Some of the projects worked to increase appreciation for and understanding of monitoring and results measurement as a management tool that supports staff in their day-to-day work, and is not regarded as just a necessary ‘evil’. This also meant that hiring (temporary) external expert to improve a project’s system was not a substitute for developing good practices across a project team as a whole. Few projects achieved progress by including clear monitoring and results measurement responsibilities in job descriptions of staff, agreeing on a capacity development plan and annual staff performance review.
“I decided to put a lot of emphasis on monitoring and results measurement during all types of occasions. Even when it was not directly necessary, I tried to challenge staff with questions such as: How do you think to make the expected change happen? Is this enough to trigger change? What else could influence the change? I did this to cultivate a good culture of monitoring and results measurement” Manager of a project in Eastern Europe
Measuring quantitative and qualitative changes in indicators
During stakeholder meetings and field visits, staff observe a lot of qualitative information about the status and progress of their project activities and partners’ performance. This information, however, was not gathered and documented consistently. The information was used for decision making even though this was not done transparently and did not help in terms of learning and reporting. Many tools already exist to collect quantitative and qualitative data. Projects are becoming increasingly proficient in using these tools. However, to reduce the barrier for people to spend time on data entry and analysis, there is still a great interest to make these tools more user-friendly.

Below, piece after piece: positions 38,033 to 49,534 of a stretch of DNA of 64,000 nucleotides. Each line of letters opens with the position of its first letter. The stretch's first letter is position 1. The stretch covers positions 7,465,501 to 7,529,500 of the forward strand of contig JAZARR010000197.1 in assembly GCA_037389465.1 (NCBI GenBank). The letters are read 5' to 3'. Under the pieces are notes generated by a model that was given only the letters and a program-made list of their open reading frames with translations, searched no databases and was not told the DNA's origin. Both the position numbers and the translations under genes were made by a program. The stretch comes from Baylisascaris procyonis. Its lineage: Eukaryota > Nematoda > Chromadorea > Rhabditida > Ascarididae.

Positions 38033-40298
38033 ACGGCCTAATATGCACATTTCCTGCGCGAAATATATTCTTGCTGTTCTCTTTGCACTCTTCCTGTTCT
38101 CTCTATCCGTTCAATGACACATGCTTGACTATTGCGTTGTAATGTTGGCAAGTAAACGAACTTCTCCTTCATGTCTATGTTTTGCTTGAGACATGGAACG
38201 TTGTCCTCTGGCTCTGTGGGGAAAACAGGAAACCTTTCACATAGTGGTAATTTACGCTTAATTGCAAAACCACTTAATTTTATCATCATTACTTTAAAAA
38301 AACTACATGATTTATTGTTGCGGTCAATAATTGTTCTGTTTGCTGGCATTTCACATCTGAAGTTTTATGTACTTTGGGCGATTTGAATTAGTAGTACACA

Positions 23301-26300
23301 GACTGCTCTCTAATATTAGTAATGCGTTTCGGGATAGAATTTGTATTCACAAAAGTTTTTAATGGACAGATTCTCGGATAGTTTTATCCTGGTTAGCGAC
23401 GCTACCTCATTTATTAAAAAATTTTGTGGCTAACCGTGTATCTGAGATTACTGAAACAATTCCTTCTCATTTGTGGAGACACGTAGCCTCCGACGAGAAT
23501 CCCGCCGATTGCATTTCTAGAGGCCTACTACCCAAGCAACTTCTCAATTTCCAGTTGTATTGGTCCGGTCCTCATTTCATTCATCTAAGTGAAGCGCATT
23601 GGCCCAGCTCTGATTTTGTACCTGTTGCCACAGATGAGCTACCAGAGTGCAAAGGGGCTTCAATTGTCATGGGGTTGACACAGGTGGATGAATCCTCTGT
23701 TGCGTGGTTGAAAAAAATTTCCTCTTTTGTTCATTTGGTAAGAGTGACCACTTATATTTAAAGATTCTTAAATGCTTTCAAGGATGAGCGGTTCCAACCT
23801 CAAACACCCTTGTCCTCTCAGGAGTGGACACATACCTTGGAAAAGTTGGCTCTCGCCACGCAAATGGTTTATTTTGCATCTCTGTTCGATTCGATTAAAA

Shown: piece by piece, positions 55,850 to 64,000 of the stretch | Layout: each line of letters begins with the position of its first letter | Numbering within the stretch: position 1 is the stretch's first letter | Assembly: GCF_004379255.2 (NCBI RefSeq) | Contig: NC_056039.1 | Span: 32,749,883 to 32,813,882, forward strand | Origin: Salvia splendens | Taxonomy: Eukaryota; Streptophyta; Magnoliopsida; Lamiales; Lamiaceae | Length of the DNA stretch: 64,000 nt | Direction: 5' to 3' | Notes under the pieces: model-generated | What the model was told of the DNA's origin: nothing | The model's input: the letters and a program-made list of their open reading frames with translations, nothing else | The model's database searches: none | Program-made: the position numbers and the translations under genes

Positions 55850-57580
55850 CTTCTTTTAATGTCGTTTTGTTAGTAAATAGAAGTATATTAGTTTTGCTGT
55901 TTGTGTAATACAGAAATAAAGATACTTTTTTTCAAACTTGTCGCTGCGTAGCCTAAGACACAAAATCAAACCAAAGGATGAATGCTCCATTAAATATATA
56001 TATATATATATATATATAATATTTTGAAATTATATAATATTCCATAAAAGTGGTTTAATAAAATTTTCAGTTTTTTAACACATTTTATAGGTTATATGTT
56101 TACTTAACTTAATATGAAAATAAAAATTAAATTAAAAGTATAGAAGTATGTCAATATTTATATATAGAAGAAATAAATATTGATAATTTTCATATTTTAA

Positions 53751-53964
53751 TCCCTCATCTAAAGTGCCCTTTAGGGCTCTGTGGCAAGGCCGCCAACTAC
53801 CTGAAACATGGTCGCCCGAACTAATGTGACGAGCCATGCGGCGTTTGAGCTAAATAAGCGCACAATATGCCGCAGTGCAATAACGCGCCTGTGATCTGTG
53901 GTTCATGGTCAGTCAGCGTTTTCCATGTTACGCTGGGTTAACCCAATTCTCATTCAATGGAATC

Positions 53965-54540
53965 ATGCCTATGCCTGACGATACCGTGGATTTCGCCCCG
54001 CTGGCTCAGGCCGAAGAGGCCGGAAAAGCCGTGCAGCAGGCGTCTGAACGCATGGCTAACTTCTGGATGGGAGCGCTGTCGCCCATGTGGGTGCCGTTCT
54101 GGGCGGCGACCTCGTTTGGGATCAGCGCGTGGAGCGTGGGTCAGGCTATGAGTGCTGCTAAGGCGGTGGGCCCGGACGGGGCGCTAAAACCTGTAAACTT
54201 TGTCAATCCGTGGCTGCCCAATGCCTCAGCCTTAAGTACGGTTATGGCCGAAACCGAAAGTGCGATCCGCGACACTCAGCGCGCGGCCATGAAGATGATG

To be able to make the best use of ‘observational information’, some projects tried to ensure that staff collect this type of information whenever they go in the field or meet partners. For instance, a basic template that projects used when meeting stakeholders includes a section on observations (while not everything should be recorded, changes in the behaviour of partners are important signs that should be captured).
A related challenge was that projects sometimes struggled to agree on an appropriate level of details in their monitoring and results measurement system (e.g. results chains). Results chains or indicators were far too general to collect meaningful information. Projects also felt pressured to develop very complex results chains at the start. As results chains needed to be reviewed regularly, in any case, it would be helpful to start with less complex ones; more details could be added as the interventions progress.
Project Manager from Eastern Europe
Realistically estimating contributions of projects (attribution)
There are also a number of factors – political, economic or environmental – that affect, positively or negatively, how impacts occur. Knowing exactly the share of a project’s contribution is an age-old challenge in all projects.
Through the learning expedition, we understood one main guiding principle for projects: “it is better to be partially correct than completely wrong”. Rather than selecting one method, projects aimed to use a range of tools to collect and analyse the necessary data; information generated by mixed methods helped to establish the validity of the data and the reliability of the measures of change.
“We relied on a combination of qualitative and quantitative methods for collecting and checking information. We used, for example, interviews, participant observations, case studies, focus group discussions and trend analysis with actors such as producers and service providers. Through this quantitative method, the project sought to use simple before-after comparison. In relation to other quantitative methods, the project staff thought that this would be relatively cheaper and less difficult despite the requirement for careful design and measurement.” Project staff from Asia